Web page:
Final Cap-and-Trade Budget Includes Climate-Friendly Farming

Source: Renata Brillinger; CalCAN

After months of speculation and debate, Governor Brown and California’s legislature have agreed on how to allocate a total of $872 million in cap-and-trade auction proceeds as part of the state’s FY 2014-15 budget package.

We are pleased to report that the persistent efforts of CalCAN and many partners have yielded results—the deal includes investments in farmland conservation and in agricultural practices that reduce greenhouse gas emissions and sequester carbon.

“It is encouraging to see that the Governor and legislators recognize that agriculture can play a part in addressing California’s climate crisis,” said Rich Rominger, a Yolo County farmer and Secretary of the California Department of Food and Agriculture under Governor Brown’s first tenure. “It is important that agriculture is included from the start of the state’s investments in climate change solutions.”

Most of the cap-and-trade funds go to high-speed rail, clean transportation and land use planning projects known as “Sustainable Communities Strategies.” However, the budget includes over $30 million for agricultural projects that reduce greenhouse gas emissions. Of that, $15 million will support agricultural energy and operational efficiency projects.

$10 million will fund agricultural water use efficiency projects at the farm level, approved in this year’s drought package. Of the $130 million that will go to implementing regional Sustainable Communities Strategies, $6.5 million will go towards agricultural land preservation as a component of integrated land use and transportation projects.

“Many farmers and ranchers want to do their part to protect the environment and climate, whether it’s conserving energy and water, reducing our carbon footprint or producing renewable energy,” said Julie Morris of Morris Grassfed Beef in San Benito County. “With funding for research, technical assistance and financial incentives, it will be easier.”

The deal also specified that high-speed rail, transit and Sustainable Communities Strategies will receive 60 percent of the future funds in on-going, continuous appropriations. The remaining 40 percent, which could reach billions of dollars in future years, will be allocated annually as part of the regular budget process.

This is a good start, and CalCAN will keep working to ensure that the money funds innovative solutions with multiple environmental and health benefits. We will also continue to advocate for larger investments over time in sustainable agriculture and farmland conservation to support farmers and ranchers in addressing one of the biggest threats to California agriculture.

Click here for a joint statement on the cap-and-trade budget deal from a coalition of natural and working lands organizations, including CalCAN.




Announced TODAY, CalCAN is a proud co-sponsor of a bill introduced on Feb. 19th by Assembly Agriculture Chair Susan Talamantes Eggman — the Sustainable Farmland Strategy Act (AB 1961). The bill recognizes the significance of the state’s farmland resources by requiring counties to complete a Sustainable Farmland Strategy. It is co-sponsored by CalCAN, Community Alliance with Family Farmers and American Farmland Trust.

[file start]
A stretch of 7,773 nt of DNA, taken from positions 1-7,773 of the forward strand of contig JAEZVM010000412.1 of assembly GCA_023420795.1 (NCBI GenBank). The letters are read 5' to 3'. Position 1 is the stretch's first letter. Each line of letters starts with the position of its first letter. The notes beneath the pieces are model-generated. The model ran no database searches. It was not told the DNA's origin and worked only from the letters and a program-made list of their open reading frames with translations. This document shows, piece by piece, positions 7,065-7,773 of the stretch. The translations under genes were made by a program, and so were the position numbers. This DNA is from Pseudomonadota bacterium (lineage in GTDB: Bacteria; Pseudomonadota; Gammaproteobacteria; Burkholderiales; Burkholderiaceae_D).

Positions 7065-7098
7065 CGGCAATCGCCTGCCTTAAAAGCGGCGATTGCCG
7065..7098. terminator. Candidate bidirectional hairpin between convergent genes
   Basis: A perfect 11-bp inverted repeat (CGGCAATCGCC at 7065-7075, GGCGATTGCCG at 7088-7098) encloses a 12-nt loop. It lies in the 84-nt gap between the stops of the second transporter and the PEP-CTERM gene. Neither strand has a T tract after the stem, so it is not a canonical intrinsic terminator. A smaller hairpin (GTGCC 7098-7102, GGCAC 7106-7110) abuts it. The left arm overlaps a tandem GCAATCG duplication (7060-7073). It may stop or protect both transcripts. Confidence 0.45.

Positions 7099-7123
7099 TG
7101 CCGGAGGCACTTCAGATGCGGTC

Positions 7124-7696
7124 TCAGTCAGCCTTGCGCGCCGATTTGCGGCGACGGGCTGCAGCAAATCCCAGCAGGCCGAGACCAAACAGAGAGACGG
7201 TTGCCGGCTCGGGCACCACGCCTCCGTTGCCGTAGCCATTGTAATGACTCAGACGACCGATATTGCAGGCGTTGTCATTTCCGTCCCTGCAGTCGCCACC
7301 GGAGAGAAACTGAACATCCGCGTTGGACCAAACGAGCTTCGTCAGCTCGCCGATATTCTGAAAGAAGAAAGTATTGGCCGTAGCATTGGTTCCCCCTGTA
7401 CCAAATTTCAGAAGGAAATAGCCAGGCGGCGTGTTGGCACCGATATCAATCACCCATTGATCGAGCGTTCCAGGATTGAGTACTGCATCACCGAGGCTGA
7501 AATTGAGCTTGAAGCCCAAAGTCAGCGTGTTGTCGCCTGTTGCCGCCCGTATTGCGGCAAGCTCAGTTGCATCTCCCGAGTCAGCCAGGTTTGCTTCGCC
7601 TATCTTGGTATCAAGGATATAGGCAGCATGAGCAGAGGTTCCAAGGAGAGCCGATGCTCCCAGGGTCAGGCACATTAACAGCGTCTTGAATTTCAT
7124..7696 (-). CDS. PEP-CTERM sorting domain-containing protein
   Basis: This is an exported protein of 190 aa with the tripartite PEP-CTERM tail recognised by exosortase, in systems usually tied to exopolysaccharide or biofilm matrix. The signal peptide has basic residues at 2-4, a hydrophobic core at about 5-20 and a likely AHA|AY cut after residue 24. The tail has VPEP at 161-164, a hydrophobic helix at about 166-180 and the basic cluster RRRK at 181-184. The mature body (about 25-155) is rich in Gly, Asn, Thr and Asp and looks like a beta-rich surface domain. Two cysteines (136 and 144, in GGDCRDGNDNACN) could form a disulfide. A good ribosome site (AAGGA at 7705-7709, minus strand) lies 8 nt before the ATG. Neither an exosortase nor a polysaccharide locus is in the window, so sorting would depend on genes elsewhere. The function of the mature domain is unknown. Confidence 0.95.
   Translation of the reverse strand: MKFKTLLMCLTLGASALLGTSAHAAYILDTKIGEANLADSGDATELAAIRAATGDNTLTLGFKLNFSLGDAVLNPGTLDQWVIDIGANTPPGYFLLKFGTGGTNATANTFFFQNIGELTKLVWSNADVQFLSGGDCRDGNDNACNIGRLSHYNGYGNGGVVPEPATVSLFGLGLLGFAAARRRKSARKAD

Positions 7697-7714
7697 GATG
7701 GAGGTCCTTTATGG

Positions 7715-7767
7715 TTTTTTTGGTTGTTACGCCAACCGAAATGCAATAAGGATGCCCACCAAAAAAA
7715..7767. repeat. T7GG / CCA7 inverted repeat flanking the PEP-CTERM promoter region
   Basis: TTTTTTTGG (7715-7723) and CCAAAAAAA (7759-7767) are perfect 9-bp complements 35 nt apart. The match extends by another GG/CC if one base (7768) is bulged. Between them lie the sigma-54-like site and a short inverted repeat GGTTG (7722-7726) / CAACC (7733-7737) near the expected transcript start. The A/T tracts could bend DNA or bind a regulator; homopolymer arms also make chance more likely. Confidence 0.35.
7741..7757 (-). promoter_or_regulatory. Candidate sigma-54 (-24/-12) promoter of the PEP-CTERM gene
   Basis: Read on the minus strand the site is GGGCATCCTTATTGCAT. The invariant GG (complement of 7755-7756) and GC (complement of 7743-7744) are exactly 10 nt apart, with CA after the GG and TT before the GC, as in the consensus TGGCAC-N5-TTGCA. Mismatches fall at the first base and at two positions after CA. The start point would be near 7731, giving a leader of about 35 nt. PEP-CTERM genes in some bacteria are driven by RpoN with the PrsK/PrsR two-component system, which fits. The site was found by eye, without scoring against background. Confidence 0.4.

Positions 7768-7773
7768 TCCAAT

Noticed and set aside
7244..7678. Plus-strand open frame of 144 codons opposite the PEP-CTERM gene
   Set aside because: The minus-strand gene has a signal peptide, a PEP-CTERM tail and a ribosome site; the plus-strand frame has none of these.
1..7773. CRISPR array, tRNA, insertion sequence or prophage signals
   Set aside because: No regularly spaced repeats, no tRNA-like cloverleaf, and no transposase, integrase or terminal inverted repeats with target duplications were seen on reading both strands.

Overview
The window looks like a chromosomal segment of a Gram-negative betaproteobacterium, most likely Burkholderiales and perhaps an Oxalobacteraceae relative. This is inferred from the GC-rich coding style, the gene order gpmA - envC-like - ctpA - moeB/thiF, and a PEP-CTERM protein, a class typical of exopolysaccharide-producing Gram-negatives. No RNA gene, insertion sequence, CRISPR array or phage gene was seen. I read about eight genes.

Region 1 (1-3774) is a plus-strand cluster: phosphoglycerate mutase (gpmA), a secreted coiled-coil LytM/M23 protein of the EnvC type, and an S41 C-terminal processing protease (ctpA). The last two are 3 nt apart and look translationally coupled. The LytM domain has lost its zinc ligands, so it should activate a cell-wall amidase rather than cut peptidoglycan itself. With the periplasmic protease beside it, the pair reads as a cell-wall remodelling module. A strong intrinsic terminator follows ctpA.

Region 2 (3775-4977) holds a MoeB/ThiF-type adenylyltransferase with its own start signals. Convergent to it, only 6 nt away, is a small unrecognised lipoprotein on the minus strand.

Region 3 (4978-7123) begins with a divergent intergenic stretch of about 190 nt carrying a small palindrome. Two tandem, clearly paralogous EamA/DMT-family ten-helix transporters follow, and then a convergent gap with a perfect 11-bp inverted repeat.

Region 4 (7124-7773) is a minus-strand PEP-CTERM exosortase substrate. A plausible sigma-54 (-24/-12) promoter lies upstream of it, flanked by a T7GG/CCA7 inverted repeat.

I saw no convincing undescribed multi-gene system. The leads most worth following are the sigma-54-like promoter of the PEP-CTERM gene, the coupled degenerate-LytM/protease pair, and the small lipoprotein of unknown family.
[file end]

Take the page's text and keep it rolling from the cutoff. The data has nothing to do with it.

photo credit: CAFF


“The Sustainable Farmland Strategy Act acknowledges that our agricultural land in California is a finite resource that is critical for our economy and our food security,” said Assemblymember Talamantes Eggman. “This bill highlights the need to discuss at the local level how we can maintain our agricultural land for generations to come.”


The bill requires that counties with significant farmland resources inventory their agriculturally zoned land, describe their goals and policies to retain farmland and mitigate for its loss and compile that information on the county website. Counties with less than four percent of their land base in agriculture are not required to complete a Sustainable Farmland Strategy.


“We cannot continue to lose farmland at the rate we’re going,” said Jean Okuye, Merced County farmer and President of the Merced Chapter of the California Farm Bureau Federation. “I welcome the opportunity this bill creates at the local level to discuss how our county can support our farmers and keep a thriving agriculture on the land.”


California is the most diverse and productive agricultural state in the United States with sales in 2013 topping nearly $45 billion. The state’s farms and ranches supply the majority of the country’s fruits, nuts and vegetables and are leading suppliers of dairy products. Despite this, over the past 30 years, the state has lost an average of 30,000 acres, annually, of agricultural land to non-agricultural uses.


Counties have jurisdiction over the majority of the state’s agricultural land and play a vital role in regulating the use of land, including the conservation of agricultural lands through zoning and planning activities. The Sustainable Farmland Strategy is intended to be a complement to the state’s Williamson Act, which provides tax incentives for landowners to keep their land in agriculture.

To find ways to express your support for AB 1961, go to the CalCAN website. 


The California Climate and Agriculture Network (CalCAN) brings a sustainable agricultural perspective to climate change and agriculture policy. Our efforts are aimed at increasing funding for research, technical assistance and financial incentives for farmers whose practices reduce GHG emissions, sequester carbon, and provide many environmental co-benefits. Moreover, we aim to build capacity among sustainable agriculture advocacy organizations and our farmer members to engage in climate change debate. CalCAN represents sustainable agriculture organizations and allied groups that work directly with California’s sustainable and organic farmers.